Mistaken Mario Brothers

63 Landrum

A kid who “cracked the wax” on a pack of Topps in 1963 may have found the Cubs Don Landrum. Undoubtedly some astute kid from Chicago’s north side uttered, “whaaaat da faaauck.”   This reaction is understandable since the photo on the card is Ron Santo.

57 Snider, 58 Boiling, 59 Lumenti, 60 Martin, 66 Ellsworth, 75 Haney, 75 Busby, 77 Collins

57 Snyder



60 Martin

66 ellsworth

75 Busby

75 Haney

77 Collins

Vintage card collectors are undoubtedly aware the Topps periodically erred and put the wrong player’s photo on a card. Examples include: ’57 Jerry Snider is Ed FitzGerald, ’58 Milt Boiling is Lou Berberet, ’59 Ralph Lumenti is Camilo Pascual, ‘60 J.C. Martin is Gary Peters, ’66 Dick Ellsworth is Glen Hubbs, ’75 Larry Haney is Dave Duncan, ’75 Steve Busby is Fran Healy and ’77 Dave Collins is Tommy Smith.

69 Rodriguez

The most famous mistaken identity card is the ’69 Aurelio Rodriguez. The photo is that of the Angels bat boy, Leonard Garcia.

Korince Wrong

Real Korince

The main reason for the mix ups had to be similarity in appearance of teammates. The one exception is James Brown, an African-American, being mistaken for the white, Canadian George Korince on a ’67 Rookie Stars card. Kornice is correctly depicted on a different Rookie Stars card in a later series in the set.

79 Cox

80 Cox

The one photo mix up that definitely can be explained by similarity occurred in ’79 with Dave Rader being mistaken for Larry Cox. Both players were catchers of similar build with quintessential ‘70s era “porn stashes.” Additionally, both could have been the inspiration for the Mario Brothers of video game fame. Incidentally, Cox managed to have two stints with both the Cubs and Mariners.


I’m sure my list of photo errors is not complete. Please let us know of others, particularly in more recent sets.

Author: Tim Jenkins

Sports memorablilia collector with Seattle teams emphasis. HOF autographs, baseball cards and much more. Teacher for over 30 years. Attended games at 35 different MLB parks.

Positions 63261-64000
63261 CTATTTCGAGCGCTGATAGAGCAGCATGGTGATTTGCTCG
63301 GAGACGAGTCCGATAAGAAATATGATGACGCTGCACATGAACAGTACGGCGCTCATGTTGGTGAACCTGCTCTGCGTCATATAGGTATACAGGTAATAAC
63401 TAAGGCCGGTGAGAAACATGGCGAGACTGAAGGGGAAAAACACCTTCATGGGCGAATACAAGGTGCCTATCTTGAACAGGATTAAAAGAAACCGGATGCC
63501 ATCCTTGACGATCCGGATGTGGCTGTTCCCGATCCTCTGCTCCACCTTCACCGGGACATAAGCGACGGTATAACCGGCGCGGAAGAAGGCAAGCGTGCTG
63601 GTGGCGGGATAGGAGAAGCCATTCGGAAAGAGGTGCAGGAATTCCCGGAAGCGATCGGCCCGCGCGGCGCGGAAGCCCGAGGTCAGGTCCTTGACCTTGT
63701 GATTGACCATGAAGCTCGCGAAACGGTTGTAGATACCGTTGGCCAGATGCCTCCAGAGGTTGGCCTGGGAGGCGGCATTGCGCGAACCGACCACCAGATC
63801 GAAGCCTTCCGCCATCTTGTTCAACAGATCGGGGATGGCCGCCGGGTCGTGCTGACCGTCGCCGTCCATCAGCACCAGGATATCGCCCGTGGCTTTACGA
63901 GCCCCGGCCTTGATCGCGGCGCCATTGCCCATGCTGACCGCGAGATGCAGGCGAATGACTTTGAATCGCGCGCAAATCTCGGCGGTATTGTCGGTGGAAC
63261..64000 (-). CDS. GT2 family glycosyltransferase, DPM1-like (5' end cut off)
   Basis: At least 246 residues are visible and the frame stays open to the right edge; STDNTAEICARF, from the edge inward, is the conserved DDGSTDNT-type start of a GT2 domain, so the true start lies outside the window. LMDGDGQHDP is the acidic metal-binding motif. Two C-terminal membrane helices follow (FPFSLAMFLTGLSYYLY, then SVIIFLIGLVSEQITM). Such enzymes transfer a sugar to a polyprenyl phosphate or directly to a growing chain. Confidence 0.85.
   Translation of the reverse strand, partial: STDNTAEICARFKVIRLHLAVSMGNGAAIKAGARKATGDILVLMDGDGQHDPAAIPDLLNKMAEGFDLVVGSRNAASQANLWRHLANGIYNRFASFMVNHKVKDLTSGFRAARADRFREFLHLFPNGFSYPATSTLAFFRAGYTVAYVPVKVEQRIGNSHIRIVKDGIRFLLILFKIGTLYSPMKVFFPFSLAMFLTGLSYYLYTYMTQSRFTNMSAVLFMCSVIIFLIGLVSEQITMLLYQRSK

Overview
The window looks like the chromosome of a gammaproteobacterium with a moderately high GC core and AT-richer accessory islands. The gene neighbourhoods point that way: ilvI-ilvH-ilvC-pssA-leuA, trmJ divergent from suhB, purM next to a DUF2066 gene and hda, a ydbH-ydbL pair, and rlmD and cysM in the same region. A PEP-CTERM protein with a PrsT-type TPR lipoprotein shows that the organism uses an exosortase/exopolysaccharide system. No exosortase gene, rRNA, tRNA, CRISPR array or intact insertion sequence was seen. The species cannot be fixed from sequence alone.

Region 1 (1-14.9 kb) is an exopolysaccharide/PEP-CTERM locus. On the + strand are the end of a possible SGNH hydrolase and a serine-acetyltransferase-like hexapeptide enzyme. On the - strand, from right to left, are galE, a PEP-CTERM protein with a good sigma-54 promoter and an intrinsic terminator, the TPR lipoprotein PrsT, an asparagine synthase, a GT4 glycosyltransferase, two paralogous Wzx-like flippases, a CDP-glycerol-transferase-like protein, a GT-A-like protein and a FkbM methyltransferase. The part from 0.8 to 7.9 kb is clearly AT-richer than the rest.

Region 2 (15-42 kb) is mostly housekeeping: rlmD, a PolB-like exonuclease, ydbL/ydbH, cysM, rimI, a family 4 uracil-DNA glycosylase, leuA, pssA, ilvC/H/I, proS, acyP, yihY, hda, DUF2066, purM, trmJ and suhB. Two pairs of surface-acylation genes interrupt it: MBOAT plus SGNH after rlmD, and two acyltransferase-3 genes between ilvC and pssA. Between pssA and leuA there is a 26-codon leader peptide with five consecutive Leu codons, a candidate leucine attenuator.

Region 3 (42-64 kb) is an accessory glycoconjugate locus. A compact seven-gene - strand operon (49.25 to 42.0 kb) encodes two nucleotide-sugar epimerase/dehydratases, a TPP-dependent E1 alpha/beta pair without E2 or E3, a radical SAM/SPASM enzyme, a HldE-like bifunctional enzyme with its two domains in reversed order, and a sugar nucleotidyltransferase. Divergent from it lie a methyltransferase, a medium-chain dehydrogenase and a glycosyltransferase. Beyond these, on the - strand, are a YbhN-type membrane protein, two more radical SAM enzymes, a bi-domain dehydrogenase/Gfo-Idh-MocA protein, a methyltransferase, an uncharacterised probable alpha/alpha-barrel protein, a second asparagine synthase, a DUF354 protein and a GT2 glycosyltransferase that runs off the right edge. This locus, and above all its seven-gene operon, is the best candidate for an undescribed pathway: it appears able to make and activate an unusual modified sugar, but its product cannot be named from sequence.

12 thoughts on “Mistaken Mario Brothers”

  1. Mark:

    Jerry Snyder signed the Topps Heritage cards with this inscription or something to this effect. “This is not me” — it’s the greatest card in history

    Liked by 1 person

  2. Steve Chitren’s 1991 Fleer Ultra is one of these. I brought it to him to get signed since I wanted to ask who was on the front. He told me “Joe Torrick” but I’ve been unable to figure out who that is. Was kind of mean of me to bring him a rookie card that Fleer had screwed up. Thankfully there was the correct photo on the back and he signed there.

    Liked by 1 person

    1. That uncorrected error isn’t listed in Beckett. I was almost thinking it might be Mike Bordick (based on the name you had) because I didn’t see anything like “Joe Torrick” on baseball-reference in the A’s minor league system around 1991. Better eyes than mine can tell if it’s a young Bordick.

      My own as of yet uncorrected error that isn’t listed in Beckett is on the back of 2001 Topps Traded Willie Bloomquist. I’m assuming it is Bloomquist on the card, and the text is about Bloomquist, but the stats on the back are for Jared Abruzzo. It was sheer dumb luck that I saw that, as they are two cards apart and I must have been flipping through the binder when I noticed the stat lines for Abruzzo and Bloomquist were identical.


  3. It would be interesting to take one or more of these situations and dig deep to get some backstory or explanation. (The Rodriguez photo, for example, was not taken by Topps.) Doug McWilliams, Topps photographer profiled on this blog, has talked about the process he went through to ensure this was a rare occurrence. There is at least one player whose only card was a mistake, and McWilliams later created his own replacement card for the player.

    Liked by 1 person

    1. I read that post. The photographers were very scrupulous about identification. Do you know a starting point for discovering the layout, editing and quality control at Topps during the 50s-70s? There were lots of statistical errors, color issues etc.


      1. You’d probably need to go through all the old hobby magazines for articles. The Trader Speaks, Baseball Hobby News, etc. Topps doesn’t have any institutional memory (I have asked many questions, and this is the answer I get). I was kind of hoping that this Research Committee would acquire this knowledge and figure out a way to archive it.

        Liked by 1 person

  4. In 1988, Fleer had Bob Brower pictured on a Jerry Browne card.


    And then there is the 1987 Donruss Opening Day mix up with Johnny Ray and Barry Bonds.


    If it’s not the most expensive card from the 1980s, it’s pretty close to it.

    The 1990 Donruss Bonus MVP of John Smoltz has Glavine pictured:

    Liked by 1 person

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